Open Educational Resources (OER) are learning materials that are free, either because they are in the public domain or have been specifically created with an open license. Open resources allow anyone to legally use, adapt, and share them for free, giving students all over the world access to high-quality learning materials. OERs can include textbooks, syllabi, lecture notes, videos, assignments, projects, and tests.
See the list below for a range of sources for high-quality OERs including entire courses, textbooks, and ebooks.
CK12 offers free, comprehensive learning materials for students from kindergarten through college. The organization aims to enable students to learn at their own pace in the way that is most effective for them. Resources include customizable textbooks, study guides, videos, interactive simulations, and practice exercises that adapt to students’ skill level.
MIT’s OpenCourseWear is a collection of material from thousands of MIT courses, especially in science, technology, engineering, and math, aimed at high school students. Students can use the resources on the site to get help with their homework, study for tests, prepare for AP exams, and work on projects.
MERLOT, founded by the California State University’s Center for Distributed Learning, develops and distributes learning materials like presentations, drill practices, videos, simulations, learning modules, and even entire course curriculums.
The Utah Education Network, established by the state’s Board of Education, provides material for parents, teachers, and students developed by university faculty, district and school specialists, teachers, and USBE staff. Textbooks and interactive games are available for students PreK through college in subjects like English Language Arts, Math, Science, and Social Studies.
Boundless offers open-source courses in 22 different subject areas in a range of difficulty levels, from basic algebra to college-level economics. Each course package contains reading materials, PowerPoint lecture slides, and tests.
Curriki creates and aggregates free and open resources including lessons, videos, and worksheets with the goal of using technology to reduce the so-called “education divide”—the gap between students who have access to high-quality education and those who do not.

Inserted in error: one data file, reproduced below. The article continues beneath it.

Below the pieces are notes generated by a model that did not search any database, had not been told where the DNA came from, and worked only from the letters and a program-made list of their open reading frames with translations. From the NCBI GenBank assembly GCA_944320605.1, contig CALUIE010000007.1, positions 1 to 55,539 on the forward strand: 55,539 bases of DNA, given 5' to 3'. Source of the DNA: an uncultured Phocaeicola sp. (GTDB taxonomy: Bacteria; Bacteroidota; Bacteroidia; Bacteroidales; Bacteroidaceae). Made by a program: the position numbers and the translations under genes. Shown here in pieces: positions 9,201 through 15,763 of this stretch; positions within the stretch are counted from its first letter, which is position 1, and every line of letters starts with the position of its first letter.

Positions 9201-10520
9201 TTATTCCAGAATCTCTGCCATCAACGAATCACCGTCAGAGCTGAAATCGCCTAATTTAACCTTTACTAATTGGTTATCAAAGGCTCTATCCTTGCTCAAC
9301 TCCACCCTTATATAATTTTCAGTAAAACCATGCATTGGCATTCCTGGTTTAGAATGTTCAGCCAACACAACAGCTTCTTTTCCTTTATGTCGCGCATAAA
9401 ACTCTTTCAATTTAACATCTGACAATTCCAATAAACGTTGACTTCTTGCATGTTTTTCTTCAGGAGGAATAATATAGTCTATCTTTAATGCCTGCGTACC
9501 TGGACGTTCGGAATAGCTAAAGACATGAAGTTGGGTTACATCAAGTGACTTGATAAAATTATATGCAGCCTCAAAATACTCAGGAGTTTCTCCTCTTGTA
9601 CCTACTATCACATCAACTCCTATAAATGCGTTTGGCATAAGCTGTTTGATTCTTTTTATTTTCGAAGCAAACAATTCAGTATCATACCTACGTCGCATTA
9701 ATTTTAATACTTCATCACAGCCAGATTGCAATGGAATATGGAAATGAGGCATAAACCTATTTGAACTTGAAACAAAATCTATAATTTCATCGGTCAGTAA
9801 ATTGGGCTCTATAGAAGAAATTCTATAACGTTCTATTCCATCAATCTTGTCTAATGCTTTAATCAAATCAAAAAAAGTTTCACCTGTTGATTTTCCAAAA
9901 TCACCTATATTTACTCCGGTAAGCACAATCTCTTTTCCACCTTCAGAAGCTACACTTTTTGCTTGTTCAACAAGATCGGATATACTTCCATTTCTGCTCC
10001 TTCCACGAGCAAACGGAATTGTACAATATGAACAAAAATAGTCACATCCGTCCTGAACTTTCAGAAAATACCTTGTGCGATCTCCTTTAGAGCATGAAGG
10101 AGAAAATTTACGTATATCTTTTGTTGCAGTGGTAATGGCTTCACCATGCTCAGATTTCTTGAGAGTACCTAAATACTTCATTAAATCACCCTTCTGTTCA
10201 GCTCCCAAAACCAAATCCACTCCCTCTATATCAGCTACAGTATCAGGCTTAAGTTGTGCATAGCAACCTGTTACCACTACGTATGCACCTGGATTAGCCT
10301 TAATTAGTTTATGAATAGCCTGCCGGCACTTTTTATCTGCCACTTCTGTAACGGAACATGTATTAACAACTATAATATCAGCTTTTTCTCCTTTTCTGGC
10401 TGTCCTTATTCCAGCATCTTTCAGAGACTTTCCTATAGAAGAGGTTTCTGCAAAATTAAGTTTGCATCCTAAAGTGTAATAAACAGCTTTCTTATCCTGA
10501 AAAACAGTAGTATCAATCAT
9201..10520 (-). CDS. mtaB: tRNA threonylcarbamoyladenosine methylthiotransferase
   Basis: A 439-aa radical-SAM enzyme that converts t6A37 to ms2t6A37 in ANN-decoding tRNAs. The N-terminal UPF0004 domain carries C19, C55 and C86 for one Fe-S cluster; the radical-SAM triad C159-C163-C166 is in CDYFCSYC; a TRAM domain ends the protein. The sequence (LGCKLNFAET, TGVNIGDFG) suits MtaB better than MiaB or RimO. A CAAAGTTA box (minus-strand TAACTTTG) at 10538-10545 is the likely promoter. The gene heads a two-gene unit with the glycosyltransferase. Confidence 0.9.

The Mathematics Vision Project was created by team of educators and provides material for six courses (Secondary Mathematics I, II, and III; Algebra I and II; and Geometry), with honors options available for all courses. The materials allow students to follow curriculum themselves at their own pace.
Wikibooks, a Wikimedia project, is a collection of open-content nonfiction books, especially textbooks. With more than 3,000 textbooks, students can find materials on just about any subject, including math, science, social sciences, humanities, and foreign languages. Wikibooks also has a sub-collection of texts for younger children up to age 12, called Wikijunior.
Openstax, founded by Rice University, is one of the most widely-used open-content textbook repositories for higher education—nearly 500 colleges and universities have adopted an Openstax text. Books are available in five different formats, including a printer-friendly version.
The Open Textbook Library provides a catalog of free, peer-reviewed, and open-licensed textbooks with the aim of reducing costs for college students, who often spend thousands on textbooks each year. Each of the collection’s 700+ textbooks are used at or affiliated with institutions of higher education.
The Online Books Page from the University of Pennsylvania facilitates access to free books on the internet. The site has an index of 2 million free online books, information about large directories of online books, and exhibits highlighting special categories of books, like banned, prize-winning, and female-authored books.
The State University of New York’s Open Textbooks site offers open-license textbooks and courses written and curated by SUNY Faculty.
Bibliomania is a collection of free online literature, including more than 2000 classics. Study guides are available for selected texts.
The Directory of Open Access Books contains thousands of academic, peer-reviewed books uploaded by publishers, available for free download or purchase. You can browse by subject or use the search function to find texts relating to specific topics.
HathiTrust is the largest collection of digitized books and a collaboration of academic and research libraries. It features texts in the public domain, which are available to view for free, and a searchable catalog of copyrighted texts.
The Internet Archive includes a digital library offering over 20 million books and texts for free download and 1.4 million modern books that can be borrowed for 2-week periods. Through partnerships with libraries and other institutions around the world, the Internet Archive has content available in 184 languages.
Planet eBook offers free classic literary works that are in the public domain in multiple formats, including mobile-friendly and e-reader formats.
Project Gutenberg is an online library of over 60,000 free eBooks, available to read online or to download as Kindle or epub files. The site focuses on older works for which U.S. copyright has expired.